In Vargas, an individual incarcerated for first degree murder in the Wisconsin state penal system filed a habeas petition after the federal government issued an I-247 immigration detainer against him. Id. at 1029. Plaintiff alleged that he was "in custody in violation of the Constitution or laws or treaties of the United States" pursuant to 28 U.S.C. § 2241(c)(3) and sought an expedited determination from the United States Immigration and Naturalization Service ("INS") of whether he would be excluded from the United States upon his release from state prison. Id. at 1029-30. The INS argued that it did not have sufficient custody of Plaintiff to support the court's habeas jurisdiction. Id. at 1030. The Seventh Circuit held that the court had jurisdiction if the detainer had "as part of its effect the holding of a prisoner for a future custodian who has evinced an intent to retake or to decide the prisoner's status at the end of his or her current confinement." Id. at 1032.*fn2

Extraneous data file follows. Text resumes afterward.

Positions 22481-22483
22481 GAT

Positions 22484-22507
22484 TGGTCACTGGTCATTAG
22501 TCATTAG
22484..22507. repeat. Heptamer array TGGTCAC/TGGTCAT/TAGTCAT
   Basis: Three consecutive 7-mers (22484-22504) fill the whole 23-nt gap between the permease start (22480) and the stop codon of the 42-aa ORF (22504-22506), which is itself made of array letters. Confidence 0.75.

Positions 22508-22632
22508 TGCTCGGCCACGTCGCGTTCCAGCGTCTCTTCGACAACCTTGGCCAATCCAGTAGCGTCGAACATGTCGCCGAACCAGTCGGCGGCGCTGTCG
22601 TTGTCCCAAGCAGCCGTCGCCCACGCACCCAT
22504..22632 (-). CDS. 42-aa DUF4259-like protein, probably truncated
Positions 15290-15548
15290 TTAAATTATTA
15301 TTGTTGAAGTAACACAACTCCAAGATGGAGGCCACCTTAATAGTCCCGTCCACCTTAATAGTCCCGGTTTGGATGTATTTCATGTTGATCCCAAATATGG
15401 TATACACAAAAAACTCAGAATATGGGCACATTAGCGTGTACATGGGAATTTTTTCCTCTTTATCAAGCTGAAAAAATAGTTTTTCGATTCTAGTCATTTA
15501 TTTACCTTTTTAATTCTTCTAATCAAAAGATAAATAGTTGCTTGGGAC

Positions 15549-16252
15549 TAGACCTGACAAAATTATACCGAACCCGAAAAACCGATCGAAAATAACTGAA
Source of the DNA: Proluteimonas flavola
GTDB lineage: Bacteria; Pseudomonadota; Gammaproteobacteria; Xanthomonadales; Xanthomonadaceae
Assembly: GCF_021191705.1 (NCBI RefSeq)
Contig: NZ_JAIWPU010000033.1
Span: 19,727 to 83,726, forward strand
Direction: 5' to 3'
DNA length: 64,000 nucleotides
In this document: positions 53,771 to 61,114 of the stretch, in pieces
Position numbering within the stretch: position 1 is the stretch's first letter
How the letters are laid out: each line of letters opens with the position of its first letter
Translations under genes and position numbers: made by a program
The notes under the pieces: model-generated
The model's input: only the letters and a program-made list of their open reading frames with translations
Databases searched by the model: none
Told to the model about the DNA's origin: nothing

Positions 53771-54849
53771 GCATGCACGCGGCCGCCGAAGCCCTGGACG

Although the Wilkins-El and Vargas decisions addressed habeas jurisdiction and not jurisdiction for claims arising directly under the Fourth and Fifth Amendments, the injury that Plaintiffs allege in this case, i.e., the threat of future confinement, is identical to the injury alleged by the petitioners in Wilkins-El and Vargas. Accordingly, we find that, if the detainers at issue here had the effect of "holding" the Plaintiffs "for a future custodian who has evinced an intent to retake or to decide the prisoner's status at the end of his or her current confinement," Vargas, 854 F.2d at 1032, Plaintiffs satisfied the injury-in-fact requirement and had standing at the time that they initiated their suit. Taking the allegations in the complaint as true, Plaintiffs amply satisfied this burden.